What does fun have to do with engineering?
|A fully instrumented Ford Focus is used for objective testing by vehicle dynamics engineers. The Focus is a product of Ford's commitment to building cars with good driving dynamics.|
Consider this explanation from Ford group vice president for product development Richard Parry-Jones: "We're building into each of our vehicles a driving identity that customers around the world will recognize and associate with Ford cars and trucks. One metric we have is the 50-meter test. A vehicle must communicate to the driver in the first 50 meters a feeling of being fun to drive. We want to create an instantaneous recognition that `This car drives like a Ford.' That positive identity is being developed into the DNA of each of our vehicles so that customers throughout the world will consistently enjoy the pleasure of driving and the reassurance of control."
Therefore, "fun," while sounding like a marketing issue, is first and foremost an engineering one. So how does Ford design and build enjoyment into the driving experience on every Grand Marquis, Windstar or Protegé? That's the job of the vehicle dynamics engineers. They start by "thinking like a customer," a basic principle of Ford 2000, which leads to the first realization concerning fun. Customers don't really care about management's holy grail—faster-cheaper-better—because customers are only concerned with the end product. That makes reduced development time, lowered component price and improved build quality worthless goals if the car is a dud. Don't get me wrong. Ford still cares very deeply about faster-cheaper-better and they still have goals for these issues. However, Ford realizes that these goals need to be in harmony with the overall aim of producing a car with good "driving dynamics." So the vehicle dynamics engineers set targets for agility, comfort, precision, and stability for each vehicle model. These targets, if they're met, will presumably ensure the "dynamic identity" of that vehicle, i.e., it's going to be a fun car to drive.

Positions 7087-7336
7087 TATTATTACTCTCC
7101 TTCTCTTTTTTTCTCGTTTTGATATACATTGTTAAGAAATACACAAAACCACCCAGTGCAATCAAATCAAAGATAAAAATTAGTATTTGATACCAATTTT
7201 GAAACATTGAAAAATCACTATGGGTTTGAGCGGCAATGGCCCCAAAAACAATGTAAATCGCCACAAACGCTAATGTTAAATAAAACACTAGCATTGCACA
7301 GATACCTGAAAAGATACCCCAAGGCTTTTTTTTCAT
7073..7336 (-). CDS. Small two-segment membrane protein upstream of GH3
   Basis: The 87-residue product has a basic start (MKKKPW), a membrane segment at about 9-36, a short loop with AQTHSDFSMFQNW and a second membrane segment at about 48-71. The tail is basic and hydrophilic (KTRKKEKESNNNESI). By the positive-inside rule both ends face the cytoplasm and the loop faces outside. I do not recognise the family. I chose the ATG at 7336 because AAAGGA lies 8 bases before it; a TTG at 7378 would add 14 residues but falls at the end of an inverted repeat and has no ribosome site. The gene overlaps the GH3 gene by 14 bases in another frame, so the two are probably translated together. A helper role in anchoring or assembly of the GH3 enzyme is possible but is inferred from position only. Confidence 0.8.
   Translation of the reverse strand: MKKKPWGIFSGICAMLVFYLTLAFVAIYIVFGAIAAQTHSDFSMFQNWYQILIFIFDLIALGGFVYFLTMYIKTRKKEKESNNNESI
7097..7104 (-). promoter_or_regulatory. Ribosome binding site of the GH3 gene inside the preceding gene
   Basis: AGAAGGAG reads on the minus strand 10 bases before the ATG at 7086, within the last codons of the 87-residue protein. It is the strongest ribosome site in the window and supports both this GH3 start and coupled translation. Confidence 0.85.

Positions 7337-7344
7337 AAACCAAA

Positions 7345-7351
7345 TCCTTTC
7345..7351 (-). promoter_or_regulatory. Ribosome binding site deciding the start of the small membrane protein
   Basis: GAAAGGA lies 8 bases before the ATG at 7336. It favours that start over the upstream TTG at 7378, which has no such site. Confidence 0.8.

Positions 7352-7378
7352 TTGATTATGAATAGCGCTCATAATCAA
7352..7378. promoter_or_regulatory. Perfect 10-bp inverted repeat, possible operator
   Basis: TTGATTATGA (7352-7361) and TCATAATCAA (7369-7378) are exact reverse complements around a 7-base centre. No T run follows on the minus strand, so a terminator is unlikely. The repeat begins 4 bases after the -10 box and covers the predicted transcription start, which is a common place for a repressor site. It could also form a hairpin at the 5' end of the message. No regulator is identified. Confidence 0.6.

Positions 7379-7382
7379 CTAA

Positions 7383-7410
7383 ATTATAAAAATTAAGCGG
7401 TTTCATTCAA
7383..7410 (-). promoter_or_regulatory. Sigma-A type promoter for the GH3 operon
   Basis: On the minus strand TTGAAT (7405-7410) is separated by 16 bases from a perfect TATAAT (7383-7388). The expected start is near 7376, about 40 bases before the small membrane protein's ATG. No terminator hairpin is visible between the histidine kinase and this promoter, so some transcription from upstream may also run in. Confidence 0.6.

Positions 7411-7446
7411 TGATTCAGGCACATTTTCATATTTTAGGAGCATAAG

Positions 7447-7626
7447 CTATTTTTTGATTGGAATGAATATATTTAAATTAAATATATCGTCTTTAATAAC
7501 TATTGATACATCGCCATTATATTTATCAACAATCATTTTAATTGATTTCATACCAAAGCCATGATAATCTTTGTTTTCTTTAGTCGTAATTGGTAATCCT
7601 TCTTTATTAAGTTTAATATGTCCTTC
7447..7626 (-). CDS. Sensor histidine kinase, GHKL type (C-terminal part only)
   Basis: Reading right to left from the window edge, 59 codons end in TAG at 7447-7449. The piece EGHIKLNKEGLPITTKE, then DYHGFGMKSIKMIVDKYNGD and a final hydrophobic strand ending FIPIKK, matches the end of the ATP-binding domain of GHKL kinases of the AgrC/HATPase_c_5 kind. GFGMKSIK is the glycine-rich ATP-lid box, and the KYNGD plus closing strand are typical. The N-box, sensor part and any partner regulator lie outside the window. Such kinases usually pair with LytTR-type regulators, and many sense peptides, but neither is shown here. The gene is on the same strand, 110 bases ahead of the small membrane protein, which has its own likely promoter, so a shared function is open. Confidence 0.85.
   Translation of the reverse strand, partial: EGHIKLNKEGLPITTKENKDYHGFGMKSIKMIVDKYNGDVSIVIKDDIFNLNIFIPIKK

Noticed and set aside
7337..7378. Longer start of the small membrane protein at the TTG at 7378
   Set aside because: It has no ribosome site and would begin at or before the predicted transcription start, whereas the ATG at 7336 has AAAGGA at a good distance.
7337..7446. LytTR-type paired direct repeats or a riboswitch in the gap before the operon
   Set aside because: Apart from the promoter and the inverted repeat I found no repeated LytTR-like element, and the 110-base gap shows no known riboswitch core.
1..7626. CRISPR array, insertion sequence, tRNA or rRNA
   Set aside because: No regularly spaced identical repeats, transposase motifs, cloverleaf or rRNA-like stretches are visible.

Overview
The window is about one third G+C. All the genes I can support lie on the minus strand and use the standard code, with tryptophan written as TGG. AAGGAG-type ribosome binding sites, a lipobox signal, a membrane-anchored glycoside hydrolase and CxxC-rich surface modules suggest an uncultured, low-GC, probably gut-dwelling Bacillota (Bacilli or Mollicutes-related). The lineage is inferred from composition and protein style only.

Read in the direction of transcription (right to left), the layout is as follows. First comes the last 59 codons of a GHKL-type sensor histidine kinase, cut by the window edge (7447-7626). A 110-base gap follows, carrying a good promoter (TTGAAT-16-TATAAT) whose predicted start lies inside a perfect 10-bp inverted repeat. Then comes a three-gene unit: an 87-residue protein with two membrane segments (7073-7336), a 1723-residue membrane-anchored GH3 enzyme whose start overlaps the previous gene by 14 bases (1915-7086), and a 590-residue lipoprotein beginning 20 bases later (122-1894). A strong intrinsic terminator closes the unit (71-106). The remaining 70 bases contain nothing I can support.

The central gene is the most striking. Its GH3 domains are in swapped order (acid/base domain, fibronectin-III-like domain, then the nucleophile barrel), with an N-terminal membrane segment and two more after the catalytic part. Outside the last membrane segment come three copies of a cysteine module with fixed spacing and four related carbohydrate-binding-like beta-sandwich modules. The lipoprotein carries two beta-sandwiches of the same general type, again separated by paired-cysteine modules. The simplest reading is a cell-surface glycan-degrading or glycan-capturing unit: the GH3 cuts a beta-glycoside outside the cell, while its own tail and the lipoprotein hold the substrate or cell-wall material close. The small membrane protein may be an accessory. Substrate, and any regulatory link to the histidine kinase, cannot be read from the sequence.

So how do they determine these targets and how do they ensure that they're met, within the constraints of faster-cheaper-better? Ford uses three complementary and interdependent testing methods to guide a design concept: objective testing, subjective testing and computer-aided engineering (CAE).
|The Focus as a CAE model. While CAE is great for determining the viability of build combinations, optimizing design of experiments, and testing and fine-tuning designs, it's only one tool in the quest to engineer good driving dynamics.|
One effective way that vehicle dynamics engineers use CAE is to translate the complex equations of CAE-modeled vehicles into algebraic spreadsheets. These spreadsheets can then be used to create limits and predictions for design changes. Since they're portable, the spreadsheets are invaluable in design meetings where vehicle dynamics guys can bring them in on a laptop and determine the acceptability of changes and compute production tolerances on the spot. By working closely with the manufacturing people in this way, starting at the beginning of the development process, it helps to decrease development time and reduce prototyping. This makes management happy without sacrificing driving dynamics on the altar of cost-savings.
•Subjective testing includes driving prototypes and comparing them to benchmark vehicles under a variety of conditions to gather real driving impressions. Greg Stevens, Ford CAE supervisor, explains that "no computer can ever totally replace the feel, talent and intuition of an experienced development engineer." This is the human factor that ultimately ensures fun—no matter what a computer model says, no matter what empirical data is gathered, the vehicle still has to pass Parry-Jones' 50 meter test.